Jays give Yankees an encore beating

Toronto Blue Jays pitcher Brandon Morrow pitches during the first inning against the New York...

Toronto Blue Jays pitcher Brandon Morrow pitches during the first inning against the New York Yankees at the Rogers Centre in Toronto, July 15, 2011. (Ernest Doroszuk/QMI Agency)

BILL LANKHOF, QMI Agency

, Last Updated: 12:16 AM ET

TORONTO -- So, these are the mighty Yankees, eh?

Bunch of marshmallows.

The Blue Jays Friday laid an encore beating on the Yankees, following up Thursday's 16-7 shellacking with a 7-1 success that extends their winning streak to five.

The Bronx bunglers have been out-hit, out-hustled, out-manuevred, out-defenced and out-classed.

Brandon Morrow left with two outs in the seventh to a standing ovation from a singing, chanting crowd of 33,525 stifling N.Y. on four hits. Morrow has won four of his last six starts.

Meantime the absence of Jose Bautista, sidelined indefinitely with a sprained right ankle, didn't hurt the Jays, who pounded out 11 hits. It did hurt the Yankees, with Edwin Encarnacion filling in superbly at third base. He had a perfect night with the bat: His double in the fourth snapped a 1-1 tie.

Then there was Yunel Escobar, moving from his usual lead-off spot to No. 3, and going single, double, walk ... and by then Toronto had disposed of N.Y starter Freddie Garcia, who was nailed for six runs through five innings.

Aaron Hill went crazy on the basepaths and the Jays, who stole four bases, are back at .500.

Escobar set the tempo with his RBI single in the first inning. "It's good to see the number of runs we've put up in Jose's absence," said manager John Farrell, pointing to numerous two-out hits as a key to recent success. "We played a very clean game."

As opposed to the Yankees, who have tripped over everything except the 49th parallel in starting this road trip.

With Bautista sidelined, Farrell had juggled the lineup, moving Escobar from leadoff to the No. 3 slot and shifting Encarnacion from DH to third.

It paid off in the first with Escobar, who has become the club's toughest out (next, that is, to Bautista), giving Morrow a 1-0 edge. Escobar leads all American League shortstops in on-base percentage and after Eric Thames' double, he sent him home with a single -- the 20th consecutive game he has reached base.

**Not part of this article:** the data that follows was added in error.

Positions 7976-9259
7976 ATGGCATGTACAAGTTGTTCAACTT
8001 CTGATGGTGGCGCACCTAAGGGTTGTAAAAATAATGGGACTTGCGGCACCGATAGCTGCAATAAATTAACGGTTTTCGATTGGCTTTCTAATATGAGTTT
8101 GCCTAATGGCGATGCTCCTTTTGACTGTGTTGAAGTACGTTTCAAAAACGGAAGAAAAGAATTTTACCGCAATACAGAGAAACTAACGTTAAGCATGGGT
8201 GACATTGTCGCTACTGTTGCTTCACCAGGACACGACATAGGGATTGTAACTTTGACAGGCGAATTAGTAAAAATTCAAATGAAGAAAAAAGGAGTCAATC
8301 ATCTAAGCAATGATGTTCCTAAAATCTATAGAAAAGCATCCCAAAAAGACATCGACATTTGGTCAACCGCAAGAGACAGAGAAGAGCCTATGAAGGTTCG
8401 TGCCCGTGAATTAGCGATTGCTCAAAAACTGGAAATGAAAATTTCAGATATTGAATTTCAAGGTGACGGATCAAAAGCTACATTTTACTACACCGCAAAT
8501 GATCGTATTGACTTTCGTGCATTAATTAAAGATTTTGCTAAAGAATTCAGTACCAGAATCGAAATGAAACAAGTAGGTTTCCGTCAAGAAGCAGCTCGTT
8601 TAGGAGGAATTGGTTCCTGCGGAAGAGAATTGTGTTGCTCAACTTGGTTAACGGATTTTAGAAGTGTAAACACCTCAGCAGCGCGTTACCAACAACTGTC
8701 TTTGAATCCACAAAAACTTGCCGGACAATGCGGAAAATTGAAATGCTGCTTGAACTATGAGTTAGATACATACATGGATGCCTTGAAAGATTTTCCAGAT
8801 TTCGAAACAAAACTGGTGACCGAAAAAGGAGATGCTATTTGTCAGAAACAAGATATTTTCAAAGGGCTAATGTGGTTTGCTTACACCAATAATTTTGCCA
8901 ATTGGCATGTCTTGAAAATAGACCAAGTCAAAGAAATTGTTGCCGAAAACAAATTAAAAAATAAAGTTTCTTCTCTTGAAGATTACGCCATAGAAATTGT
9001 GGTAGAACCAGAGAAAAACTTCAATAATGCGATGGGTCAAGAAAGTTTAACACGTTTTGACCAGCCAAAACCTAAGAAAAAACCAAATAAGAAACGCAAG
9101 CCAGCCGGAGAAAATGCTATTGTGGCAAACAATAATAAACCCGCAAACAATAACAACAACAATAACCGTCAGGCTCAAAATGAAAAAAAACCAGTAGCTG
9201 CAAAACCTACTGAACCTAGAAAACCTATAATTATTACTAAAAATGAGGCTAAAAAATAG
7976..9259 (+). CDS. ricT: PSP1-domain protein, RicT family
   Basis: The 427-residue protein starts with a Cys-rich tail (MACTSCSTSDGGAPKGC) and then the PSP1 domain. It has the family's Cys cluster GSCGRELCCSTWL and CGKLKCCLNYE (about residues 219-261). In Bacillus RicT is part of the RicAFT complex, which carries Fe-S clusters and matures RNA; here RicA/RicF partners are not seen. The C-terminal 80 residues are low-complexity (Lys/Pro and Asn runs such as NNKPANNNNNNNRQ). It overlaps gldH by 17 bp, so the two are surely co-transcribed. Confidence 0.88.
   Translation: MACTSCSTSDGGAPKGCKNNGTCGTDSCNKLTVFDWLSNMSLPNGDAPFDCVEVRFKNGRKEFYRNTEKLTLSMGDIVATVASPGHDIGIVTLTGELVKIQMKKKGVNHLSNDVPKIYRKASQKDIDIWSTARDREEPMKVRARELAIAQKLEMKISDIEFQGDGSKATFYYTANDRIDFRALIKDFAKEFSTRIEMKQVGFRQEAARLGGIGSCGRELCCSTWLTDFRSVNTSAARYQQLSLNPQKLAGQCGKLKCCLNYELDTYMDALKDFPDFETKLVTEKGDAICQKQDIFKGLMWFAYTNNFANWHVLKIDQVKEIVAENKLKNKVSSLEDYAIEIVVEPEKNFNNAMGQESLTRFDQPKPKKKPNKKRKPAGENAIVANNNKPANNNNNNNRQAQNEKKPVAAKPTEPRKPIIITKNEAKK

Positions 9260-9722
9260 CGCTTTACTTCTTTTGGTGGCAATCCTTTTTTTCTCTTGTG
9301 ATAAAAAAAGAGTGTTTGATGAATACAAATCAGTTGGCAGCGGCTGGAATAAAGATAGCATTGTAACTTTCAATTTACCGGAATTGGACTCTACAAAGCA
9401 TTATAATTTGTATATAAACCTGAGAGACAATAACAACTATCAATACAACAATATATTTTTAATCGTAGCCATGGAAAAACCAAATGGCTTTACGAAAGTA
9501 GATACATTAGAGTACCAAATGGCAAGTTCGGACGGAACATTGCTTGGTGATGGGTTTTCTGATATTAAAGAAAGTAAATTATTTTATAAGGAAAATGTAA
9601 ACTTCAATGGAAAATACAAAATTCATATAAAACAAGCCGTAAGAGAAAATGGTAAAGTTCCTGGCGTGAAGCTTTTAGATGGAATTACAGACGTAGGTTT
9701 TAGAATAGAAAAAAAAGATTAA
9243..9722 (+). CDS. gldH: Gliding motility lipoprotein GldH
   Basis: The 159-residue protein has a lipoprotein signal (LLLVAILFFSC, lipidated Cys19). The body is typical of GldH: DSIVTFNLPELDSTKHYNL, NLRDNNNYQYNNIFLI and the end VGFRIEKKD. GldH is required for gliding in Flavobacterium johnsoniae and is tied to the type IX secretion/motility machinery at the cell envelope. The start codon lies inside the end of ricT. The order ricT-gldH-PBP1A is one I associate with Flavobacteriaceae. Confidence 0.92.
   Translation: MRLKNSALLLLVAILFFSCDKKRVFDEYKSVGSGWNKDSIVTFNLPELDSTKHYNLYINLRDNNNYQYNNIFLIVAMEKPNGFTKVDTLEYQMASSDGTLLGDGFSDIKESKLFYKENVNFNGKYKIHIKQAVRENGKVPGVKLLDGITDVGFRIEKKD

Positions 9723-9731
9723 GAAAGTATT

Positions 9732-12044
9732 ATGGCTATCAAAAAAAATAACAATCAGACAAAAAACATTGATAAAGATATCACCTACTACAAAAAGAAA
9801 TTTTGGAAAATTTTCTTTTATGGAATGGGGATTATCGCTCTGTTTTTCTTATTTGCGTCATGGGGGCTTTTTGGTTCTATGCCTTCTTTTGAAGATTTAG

"He's been one of our best hitters and played exceptional defence ... a couple of outstanding plays on the backhand and I think he relished hitting in the No. 3 hole," Farrell said.

While N.Y. is in another league when it comes to the standings, they have looked befuddled.

Toronto? Well, Encarnacion, villified for his defence, or lack thereof earlier in the season, made the defensive gem of the night, diving headlong towards the hole to spear Russell Martin's hard hopper. He rolled and threw to first to a standing ovation.

"That's one of the best plays that's ever been made behind me," Morrow said. In the bottom of the fourth, Encarnacion was in the middle of a rally that gave Morrow a 3-1 lead. Travis Snider, batting over .400 since his recall, doubled. Ditto Encarnacion, with a drive to centre. Jose Molina's two-out single made it 3-1 and Morrow was catching his rhythm. He painted the corner on called strikeouts to Derek Jeter and Curtis Granderson.

Toronto got three more in the fifth, thanks to N.Y largesse (two walks). Then one play summed up NY's ineptitude as well as the Jays' opportunism. With Hill at second base, the Yankees walked Encarnacion to set up the force. Instead, Hill dashed for third on a double steal and arrived in a cloud of dust. Martin's throw went into left; Hill scooted home. It was N.Y.'s fifth error in two nights. 'Nuff said.

THE SORE POINT

Bautista is in a walking cast. He didn't take batting practice Friday and there is uncertainty over when he'll recover from a sprained ankle. That's the bad news.

The good news is Farrell believes he could return as soon as Tuesday. "He's one guy you've got to fight to get out of the lineup. He wants to be out there every day," Farrell said. Bautista was helped off the field after he twisted his right ankle sliding into third base Thursday.

He wasn't in the dressing room following the game and didn't talk to reporters Friday, either. But he was seen limping to the trainer's room.

"He's no worse today (Friday) than last night," Farrell said. "No additional stiffness or swelling. He's been in a walking boot. We'll continue to work on getting the swelling out. It's a day-to-day evaluation. To put a time frame on his return; we're not at that point. Optimistically we're thinking Sunday but realistically Tuesday is the best-case scenario. It's important for us to know he's symptom free."

Just in walking to the trainer's room, he seemed anything but symptom free.

MR. FIX-IT

Jason Frasor moved into the company of titans when he appeared in his 452nd game, tying the franchise record held by Duane Ward. "They're the elite. They won World Series and made all-star teams and Rolaids reliever man of year. I haven't accomplished any of those things. If I can get the record, I'll be proud," said Frasor, who didn't even keep a game souvenier when he fanned Eduardo Nunez to end the game.

But he will get "the ball and the lineup card" when he breaks the record. The biggest thing he takes away from the mark? "Being appreciated ... for eight years. Middle relievers usually bounce from team to team."

PASSING THOUGHT

Derek Jeter and Jorge Posada played their 1,660th game together Thursday moving them past Tony Lazzeri and Lou Gehrig for the most games played together in club history.


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